Permanent link for Unplugging and Finding Time on January 31, 2022
I think we’ve all done it before: the mindless, endless scrolling when we get that spare chance to take a break from work or school. A few minutes of liking Instagram pics on the bus, or maybe a quick look at TikTok during lunch (with the realization that “oh crap!” it's actually been nearly an hour!). Sometimes if I’m in an awkward social situation I even pretend to be interested in my phone (wow, the weather app looks SO interesting all of the sudden). It adds up; so what are we losing to screen time?
Saying what most already know: technology and social media aren’t the best for us.
I look at my screen time and am always surprised by how much time I actually spend on social media. Yet I feel like I never have free time! I’m not alone in this. In a short survey I created last semester, I discovered that of the 45% of GVSU students that reported having no regular leisure time in their schedules, 62% also reported spending 1-6 hours each day on social media (some even said they spent 6-9 hours). It seems that many of us don’t consider social media as “leisure time”. Last year’s Unplugged blog by Sofia talked about how technology use can affect our physical and mental well-being. Today, I’d like to talk more about social media use and the need to constantly be checking our screens.
Screen addiction is a new concept; much of the science around it is from within the last 10 years. But here is something we are starting to realize: experts from recent studies say “the question of whether an adult, or a child, has a problem with technology can't be answered simply by measuring screen time. What matters most… is your relationship to it” (Kamanetz, NPR). Technology and social media use is linked to decreased psychological well-being, signs of addiction, and even physically changing your brain matter.
- Are you troubled, restless, or otherwise unhappy when unplugged?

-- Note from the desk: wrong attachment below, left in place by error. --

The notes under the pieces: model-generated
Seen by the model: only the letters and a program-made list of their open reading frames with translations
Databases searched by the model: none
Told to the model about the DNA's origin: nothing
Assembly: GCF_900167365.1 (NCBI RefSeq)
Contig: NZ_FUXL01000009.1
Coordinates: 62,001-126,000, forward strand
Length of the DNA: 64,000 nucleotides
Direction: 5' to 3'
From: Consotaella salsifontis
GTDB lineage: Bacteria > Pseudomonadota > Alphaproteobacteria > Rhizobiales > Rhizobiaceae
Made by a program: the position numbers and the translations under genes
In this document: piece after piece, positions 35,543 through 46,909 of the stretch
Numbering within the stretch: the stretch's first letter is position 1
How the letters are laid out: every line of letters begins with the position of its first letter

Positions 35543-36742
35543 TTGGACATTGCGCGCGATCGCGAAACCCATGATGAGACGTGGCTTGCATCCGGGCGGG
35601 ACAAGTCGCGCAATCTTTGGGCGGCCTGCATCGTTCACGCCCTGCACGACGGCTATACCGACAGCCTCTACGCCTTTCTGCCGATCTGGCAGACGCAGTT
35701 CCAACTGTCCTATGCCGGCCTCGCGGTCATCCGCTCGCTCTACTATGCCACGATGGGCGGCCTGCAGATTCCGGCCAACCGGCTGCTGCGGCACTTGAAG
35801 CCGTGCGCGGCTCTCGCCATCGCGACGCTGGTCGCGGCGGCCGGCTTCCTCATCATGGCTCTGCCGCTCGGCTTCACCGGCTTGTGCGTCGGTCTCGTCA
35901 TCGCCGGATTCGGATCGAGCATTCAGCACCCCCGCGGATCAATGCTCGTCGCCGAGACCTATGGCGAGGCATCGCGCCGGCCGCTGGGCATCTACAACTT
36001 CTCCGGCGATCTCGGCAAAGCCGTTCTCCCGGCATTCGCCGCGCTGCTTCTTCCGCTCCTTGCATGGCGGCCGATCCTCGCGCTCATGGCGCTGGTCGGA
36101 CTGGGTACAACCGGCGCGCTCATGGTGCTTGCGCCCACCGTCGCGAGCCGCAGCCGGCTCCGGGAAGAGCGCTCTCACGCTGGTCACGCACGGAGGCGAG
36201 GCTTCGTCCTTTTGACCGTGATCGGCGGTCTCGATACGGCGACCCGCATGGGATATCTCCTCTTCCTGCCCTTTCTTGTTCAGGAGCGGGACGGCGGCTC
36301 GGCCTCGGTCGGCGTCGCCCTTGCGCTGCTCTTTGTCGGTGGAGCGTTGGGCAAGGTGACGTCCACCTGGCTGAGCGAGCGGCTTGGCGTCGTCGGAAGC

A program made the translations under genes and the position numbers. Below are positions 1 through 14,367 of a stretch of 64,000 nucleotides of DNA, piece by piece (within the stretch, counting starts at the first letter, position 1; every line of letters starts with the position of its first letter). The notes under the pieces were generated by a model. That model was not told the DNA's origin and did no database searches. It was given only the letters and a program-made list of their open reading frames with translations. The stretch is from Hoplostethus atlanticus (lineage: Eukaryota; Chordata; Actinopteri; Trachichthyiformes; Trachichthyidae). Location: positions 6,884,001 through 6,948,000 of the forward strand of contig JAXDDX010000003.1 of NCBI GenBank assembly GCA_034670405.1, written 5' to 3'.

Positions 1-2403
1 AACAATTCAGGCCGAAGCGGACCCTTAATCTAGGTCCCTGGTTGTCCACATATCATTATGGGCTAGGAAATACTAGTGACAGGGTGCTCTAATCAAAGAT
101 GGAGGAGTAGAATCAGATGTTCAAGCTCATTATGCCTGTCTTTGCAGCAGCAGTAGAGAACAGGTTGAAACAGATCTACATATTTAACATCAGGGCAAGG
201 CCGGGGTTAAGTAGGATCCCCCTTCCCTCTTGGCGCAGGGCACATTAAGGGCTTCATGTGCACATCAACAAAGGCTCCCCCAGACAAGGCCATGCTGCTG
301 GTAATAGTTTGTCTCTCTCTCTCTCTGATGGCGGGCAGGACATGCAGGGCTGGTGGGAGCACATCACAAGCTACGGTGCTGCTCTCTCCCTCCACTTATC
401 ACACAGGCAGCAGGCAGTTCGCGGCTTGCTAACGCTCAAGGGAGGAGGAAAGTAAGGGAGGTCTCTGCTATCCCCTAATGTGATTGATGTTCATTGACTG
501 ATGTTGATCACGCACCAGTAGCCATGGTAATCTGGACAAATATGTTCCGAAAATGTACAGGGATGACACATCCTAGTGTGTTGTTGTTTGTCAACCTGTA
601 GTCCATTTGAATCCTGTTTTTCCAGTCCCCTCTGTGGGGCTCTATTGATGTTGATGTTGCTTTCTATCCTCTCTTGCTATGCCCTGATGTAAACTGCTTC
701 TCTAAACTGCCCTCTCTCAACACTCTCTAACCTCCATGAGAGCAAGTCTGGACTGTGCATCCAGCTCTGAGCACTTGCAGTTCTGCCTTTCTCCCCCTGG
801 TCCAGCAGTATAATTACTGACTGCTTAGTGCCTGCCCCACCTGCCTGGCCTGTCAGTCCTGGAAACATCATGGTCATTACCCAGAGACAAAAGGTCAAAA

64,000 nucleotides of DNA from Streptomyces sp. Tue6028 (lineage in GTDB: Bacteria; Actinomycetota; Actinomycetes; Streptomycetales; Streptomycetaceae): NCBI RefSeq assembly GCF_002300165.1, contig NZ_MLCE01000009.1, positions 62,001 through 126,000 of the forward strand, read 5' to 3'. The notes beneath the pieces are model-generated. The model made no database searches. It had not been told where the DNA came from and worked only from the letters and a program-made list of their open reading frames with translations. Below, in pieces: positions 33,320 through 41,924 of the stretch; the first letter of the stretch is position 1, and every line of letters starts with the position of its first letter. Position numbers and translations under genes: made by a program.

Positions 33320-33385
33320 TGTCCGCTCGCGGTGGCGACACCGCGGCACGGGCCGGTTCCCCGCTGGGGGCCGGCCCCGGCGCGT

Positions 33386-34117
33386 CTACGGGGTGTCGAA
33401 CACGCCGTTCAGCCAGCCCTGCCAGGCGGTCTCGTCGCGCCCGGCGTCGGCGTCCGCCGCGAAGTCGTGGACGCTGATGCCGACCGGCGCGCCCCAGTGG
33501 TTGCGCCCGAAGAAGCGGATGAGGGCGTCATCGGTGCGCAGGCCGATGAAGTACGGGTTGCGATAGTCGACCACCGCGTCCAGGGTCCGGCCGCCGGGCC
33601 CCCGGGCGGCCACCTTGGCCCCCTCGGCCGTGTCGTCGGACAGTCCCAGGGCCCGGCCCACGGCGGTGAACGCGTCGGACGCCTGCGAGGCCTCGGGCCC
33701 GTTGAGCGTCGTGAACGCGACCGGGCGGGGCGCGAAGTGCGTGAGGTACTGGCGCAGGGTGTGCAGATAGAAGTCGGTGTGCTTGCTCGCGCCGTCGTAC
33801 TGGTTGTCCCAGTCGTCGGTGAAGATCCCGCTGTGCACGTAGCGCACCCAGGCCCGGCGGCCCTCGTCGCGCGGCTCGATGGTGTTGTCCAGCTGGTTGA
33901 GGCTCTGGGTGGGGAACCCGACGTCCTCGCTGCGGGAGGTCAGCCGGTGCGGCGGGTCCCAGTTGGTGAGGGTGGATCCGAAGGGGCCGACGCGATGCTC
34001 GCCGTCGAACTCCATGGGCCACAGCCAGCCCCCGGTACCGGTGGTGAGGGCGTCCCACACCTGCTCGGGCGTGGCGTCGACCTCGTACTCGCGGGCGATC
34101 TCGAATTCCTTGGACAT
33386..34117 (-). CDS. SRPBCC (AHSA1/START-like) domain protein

- Is your technology or social media use increasing over time? Have you tried to limit yourself and been unsuccessful?
- Does your technology or social media use interfere with relationships, job, or school?
- Do you ever feel guilty about your technology or social media use?
If you answered yes to most of these questions you may be struggling with screen or social media ‘addiction’. It’s ok, many people are in the same boat. So what can you do?
What would you do right now if you didn’t have your phone or computer with you? Pretend like you don’t have responsibilities for a moment: the group chat isn’t blowing up, you aren’t waiting for that important email, that assignment isn’t due at midnight. What activities and experiences would you explore? This could be the time to revisit an old activity you used to love or try something new. When I was little I used to pull all-nighters in order to finish a book- I realized that in recent years I had essentially stopped reading for fun. Now that I limit my social media use, I found I truly do have the time to read (even if it’s just for a half-hour each night).
Here's what I did that may help you as well:
- Set screen time limits for some of your apps, especially the ones that are eating up most of your time or don’t make you feel good (hint: it’s probably the social media apps)
- Write blocks of time into your schedule where you can allow yourself to unplug. Often if I don't explicitly give myself time for leisure or unplugging, I don’t do it.
It doesn’t have to be reading. You could try a new workout, like yoga or kickboxing; pick up knitting; get lunch with a good friend (no phones at the table, of course). And try to resist the urge to constantly check your phone. I don’t think the world will end if you accidentally make eye contact with someone in public.
Speaking of eye contact, keep an eye out these next few weeks: I’ll be walking around asking GVSU students how they “unplug”. Share your answer with me and you could win an awesome Unplugged t-shirt from RecWell! Hopefully this gives you some inspiration to get off this webpage and try something new!
By: Stella Sterling, WIT Peer Educator
Posted by Katie Jourdan on Permanent link for Unplugging and Finding Time on January 31, 2022.